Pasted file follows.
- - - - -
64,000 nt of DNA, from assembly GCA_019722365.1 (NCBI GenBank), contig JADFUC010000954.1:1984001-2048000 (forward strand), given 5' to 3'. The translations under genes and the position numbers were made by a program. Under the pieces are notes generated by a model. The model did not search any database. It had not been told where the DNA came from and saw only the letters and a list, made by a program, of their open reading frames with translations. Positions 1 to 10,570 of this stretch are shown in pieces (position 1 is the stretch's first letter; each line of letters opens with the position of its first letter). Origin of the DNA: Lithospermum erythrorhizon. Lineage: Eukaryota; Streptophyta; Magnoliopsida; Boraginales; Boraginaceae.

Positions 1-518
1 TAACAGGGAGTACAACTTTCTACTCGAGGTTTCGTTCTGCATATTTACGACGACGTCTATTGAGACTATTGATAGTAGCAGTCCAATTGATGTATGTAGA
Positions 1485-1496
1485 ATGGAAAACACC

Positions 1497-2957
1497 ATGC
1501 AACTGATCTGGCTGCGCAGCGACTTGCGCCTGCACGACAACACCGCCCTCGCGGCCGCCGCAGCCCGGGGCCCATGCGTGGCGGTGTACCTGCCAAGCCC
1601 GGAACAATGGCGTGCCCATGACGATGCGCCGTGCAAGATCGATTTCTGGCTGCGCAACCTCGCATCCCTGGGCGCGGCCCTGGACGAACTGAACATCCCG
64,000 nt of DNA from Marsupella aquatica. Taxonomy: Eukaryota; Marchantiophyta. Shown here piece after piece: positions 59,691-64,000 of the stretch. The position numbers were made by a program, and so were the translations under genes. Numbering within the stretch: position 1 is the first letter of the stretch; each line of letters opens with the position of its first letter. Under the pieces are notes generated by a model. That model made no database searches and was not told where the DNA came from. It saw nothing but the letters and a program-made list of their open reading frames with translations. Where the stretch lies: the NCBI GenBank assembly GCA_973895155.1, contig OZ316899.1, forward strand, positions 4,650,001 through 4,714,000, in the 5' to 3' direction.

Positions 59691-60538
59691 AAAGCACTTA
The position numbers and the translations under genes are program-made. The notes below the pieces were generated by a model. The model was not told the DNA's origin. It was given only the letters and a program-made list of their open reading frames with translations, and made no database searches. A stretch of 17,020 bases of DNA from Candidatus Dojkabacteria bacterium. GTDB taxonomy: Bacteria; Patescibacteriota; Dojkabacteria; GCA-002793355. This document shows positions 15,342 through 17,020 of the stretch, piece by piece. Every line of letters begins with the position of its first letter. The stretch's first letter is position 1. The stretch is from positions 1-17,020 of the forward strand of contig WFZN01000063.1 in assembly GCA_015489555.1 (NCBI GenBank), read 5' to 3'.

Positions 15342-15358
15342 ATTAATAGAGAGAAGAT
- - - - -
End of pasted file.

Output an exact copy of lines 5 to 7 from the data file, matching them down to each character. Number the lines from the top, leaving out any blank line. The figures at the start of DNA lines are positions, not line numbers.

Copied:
1485 ATGGAAAACACC

Positions 1497-2957
1497 ATGC